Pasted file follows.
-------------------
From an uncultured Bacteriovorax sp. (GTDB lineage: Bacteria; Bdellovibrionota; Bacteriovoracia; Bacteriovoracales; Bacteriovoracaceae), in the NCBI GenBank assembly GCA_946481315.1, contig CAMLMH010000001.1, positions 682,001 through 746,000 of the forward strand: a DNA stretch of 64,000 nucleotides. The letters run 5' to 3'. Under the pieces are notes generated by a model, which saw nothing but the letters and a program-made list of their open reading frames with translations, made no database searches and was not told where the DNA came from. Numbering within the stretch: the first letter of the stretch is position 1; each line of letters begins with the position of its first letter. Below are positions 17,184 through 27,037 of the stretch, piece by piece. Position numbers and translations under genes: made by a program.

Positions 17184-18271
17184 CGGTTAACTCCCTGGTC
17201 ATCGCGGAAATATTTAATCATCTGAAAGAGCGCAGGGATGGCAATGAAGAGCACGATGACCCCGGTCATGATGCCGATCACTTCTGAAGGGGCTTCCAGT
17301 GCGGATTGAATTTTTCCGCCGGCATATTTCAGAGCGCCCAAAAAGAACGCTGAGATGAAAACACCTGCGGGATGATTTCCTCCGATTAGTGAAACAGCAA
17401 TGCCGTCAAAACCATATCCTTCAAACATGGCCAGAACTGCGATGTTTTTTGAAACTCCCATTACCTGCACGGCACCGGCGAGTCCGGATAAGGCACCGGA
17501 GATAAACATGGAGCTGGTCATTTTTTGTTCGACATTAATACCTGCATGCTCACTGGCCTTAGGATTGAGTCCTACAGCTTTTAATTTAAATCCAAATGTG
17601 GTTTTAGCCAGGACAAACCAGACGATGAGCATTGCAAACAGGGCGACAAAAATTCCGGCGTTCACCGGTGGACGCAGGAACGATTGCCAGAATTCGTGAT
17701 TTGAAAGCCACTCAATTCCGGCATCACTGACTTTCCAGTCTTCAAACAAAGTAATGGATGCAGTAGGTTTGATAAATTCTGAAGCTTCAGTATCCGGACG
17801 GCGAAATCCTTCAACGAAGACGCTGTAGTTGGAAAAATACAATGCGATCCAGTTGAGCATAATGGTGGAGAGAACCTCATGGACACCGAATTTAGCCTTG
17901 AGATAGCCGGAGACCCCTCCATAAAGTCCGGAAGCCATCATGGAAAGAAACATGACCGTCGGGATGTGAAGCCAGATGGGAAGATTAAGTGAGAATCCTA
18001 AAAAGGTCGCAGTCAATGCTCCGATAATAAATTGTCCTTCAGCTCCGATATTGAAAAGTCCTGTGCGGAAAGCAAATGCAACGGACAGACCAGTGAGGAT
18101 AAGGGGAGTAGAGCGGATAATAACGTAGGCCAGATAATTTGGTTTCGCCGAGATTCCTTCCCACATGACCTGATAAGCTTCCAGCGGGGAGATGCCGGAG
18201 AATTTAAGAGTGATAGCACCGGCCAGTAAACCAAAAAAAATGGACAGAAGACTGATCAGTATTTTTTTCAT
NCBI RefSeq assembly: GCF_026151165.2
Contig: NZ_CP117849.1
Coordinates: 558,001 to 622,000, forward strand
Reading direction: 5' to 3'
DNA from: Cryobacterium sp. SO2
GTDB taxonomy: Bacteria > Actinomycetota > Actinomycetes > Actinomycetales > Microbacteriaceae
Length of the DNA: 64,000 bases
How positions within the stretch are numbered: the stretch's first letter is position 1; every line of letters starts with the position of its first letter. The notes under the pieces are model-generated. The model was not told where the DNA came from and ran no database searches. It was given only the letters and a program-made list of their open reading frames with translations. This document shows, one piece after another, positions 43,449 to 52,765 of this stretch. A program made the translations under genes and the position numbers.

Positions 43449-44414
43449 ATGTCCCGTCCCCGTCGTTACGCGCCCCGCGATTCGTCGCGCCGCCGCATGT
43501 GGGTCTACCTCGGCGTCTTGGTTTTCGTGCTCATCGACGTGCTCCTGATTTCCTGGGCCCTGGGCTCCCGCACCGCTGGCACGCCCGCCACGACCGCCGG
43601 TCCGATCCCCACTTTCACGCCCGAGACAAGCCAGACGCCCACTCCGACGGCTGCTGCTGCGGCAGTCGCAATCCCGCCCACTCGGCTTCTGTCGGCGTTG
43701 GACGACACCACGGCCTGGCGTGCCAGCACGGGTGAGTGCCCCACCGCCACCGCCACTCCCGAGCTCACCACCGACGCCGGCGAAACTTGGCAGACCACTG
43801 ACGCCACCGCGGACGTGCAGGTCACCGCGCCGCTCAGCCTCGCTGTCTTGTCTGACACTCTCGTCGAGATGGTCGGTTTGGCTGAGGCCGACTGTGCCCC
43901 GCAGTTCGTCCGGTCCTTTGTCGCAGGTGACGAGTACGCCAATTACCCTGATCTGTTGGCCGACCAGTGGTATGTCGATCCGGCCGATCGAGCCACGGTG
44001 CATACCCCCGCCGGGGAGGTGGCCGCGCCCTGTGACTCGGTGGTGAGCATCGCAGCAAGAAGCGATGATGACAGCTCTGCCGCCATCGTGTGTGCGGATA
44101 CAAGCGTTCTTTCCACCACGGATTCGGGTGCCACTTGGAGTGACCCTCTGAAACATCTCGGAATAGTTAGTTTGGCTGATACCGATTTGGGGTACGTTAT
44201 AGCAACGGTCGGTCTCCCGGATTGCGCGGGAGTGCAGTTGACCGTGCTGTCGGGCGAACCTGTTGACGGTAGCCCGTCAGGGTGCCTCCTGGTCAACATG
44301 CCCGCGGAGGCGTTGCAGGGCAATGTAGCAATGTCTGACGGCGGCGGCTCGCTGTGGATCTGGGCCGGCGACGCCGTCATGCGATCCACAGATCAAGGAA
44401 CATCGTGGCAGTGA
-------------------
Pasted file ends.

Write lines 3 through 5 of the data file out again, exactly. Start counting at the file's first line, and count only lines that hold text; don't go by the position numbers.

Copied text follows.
17184 CGGTTAACTCCCTGGTC
17201 ATCGCGGAAATATTTAATCATCTGAAAGAGCGCAGGGATGGCAATGAAGAGCACGATGACCCCGGTCATGATGCCGATCACTTCTGAAGGGGCTTCCAGT
17301 GCGGATTGAATTTTTCCGCCGGCATATTTCAGAGCGCCCAAAAAGAACGCTGAGATGAAAACACCTGCGGGATGATTTCCTCCGATTAGTGAAACAGCAA